Cast iron boilers, on the other hand, should be considered for replacement if they have been operating for more than 20 or 30 years. Some of these boilers can last up to 50 years or more, but even with decent annual maintenance, their efficiency is much lower than that of current cast iron boilers. It may be something you can fix yourself, but it could mean that your boiler needs maintenance, repair, or replacement. This saves the time and cost of reinstalling and wiring the boiler, and could save the cost of applying for permits if the work is considered a repair.
When a manufacturer stops making a certain boiler model, they may continue to manufacture replacement parts for a few years, but will eventually stop when the number of boilers is too low to be worth it. When considering repairing or replacing a boiler, first assess the condition of the metal from which the boiler is made, by any available means. As mentioned, the condition of the metal from which the boiler is made is a primary consideration for boiler repair or replacement. If a low-pressure steel boiler has had parts other than tubes repaired, such as the housing or sheets of tubes, it is reasonable to assume that the boiler is near the end of its useful life.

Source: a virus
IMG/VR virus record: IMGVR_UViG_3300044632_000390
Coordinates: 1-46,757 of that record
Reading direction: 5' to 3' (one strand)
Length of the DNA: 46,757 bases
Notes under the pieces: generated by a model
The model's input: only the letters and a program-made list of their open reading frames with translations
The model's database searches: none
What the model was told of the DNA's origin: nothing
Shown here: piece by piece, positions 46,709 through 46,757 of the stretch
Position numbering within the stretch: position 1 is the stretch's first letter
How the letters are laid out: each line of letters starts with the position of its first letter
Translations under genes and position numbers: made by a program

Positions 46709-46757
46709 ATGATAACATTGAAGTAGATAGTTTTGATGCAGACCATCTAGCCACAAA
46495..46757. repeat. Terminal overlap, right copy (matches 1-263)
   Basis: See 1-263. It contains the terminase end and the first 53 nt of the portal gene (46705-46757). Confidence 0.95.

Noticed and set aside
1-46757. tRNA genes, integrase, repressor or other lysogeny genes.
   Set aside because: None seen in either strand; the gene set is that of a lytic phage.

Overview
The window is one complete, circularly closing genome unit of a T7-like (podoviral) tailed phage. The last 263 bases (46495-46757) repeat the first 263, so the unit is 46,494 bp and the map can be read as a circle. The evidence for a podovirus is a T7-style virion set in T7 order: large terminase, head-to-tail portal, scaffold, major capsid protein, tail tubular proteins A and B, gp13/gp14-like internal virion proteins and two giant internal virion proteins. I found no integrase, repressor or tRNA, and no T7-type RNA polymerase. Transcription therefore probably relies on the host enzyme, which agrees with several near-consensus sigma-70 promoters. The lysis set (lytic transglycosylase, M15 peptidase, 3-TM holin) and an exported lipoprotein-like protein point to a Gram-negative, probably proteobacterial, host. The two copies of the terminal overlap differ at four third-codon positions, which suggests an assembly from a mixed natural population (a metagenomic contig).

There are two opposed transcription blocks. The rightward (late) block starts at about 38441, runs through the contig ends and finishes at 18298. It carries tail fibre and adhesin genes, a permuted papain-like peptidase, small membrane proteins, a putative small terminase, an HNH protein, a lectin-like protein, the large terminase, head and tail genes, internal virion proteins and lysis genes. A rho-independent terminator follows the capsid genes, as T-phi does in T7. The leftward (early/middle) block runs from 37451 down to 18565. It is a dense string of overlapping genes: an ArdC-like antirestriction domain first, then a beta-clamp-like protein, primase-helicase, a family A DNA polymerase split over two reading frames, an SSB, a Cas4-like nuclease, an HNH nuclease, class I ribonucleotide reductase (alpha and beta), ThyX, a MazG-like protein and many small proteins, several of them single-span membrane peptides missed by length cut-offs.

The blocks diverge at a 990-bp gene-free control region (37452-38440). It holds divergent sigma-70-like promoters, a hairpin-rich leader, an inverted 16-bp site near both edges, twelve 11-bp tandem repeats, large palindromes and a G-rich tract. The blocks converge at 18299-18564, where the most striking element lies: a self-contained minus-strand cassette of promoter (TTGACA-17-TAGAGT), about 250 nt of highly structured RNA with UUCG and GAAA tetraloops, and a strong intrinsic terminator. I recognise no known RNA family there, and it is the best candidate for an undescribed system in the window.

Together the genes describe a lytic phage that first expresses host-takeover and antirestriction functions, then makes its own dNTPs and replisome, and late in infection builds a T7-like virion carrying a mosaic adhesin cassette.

Obviously, discarded pipes or cast-iron sections in the boiler room are evidence of boiler repairs.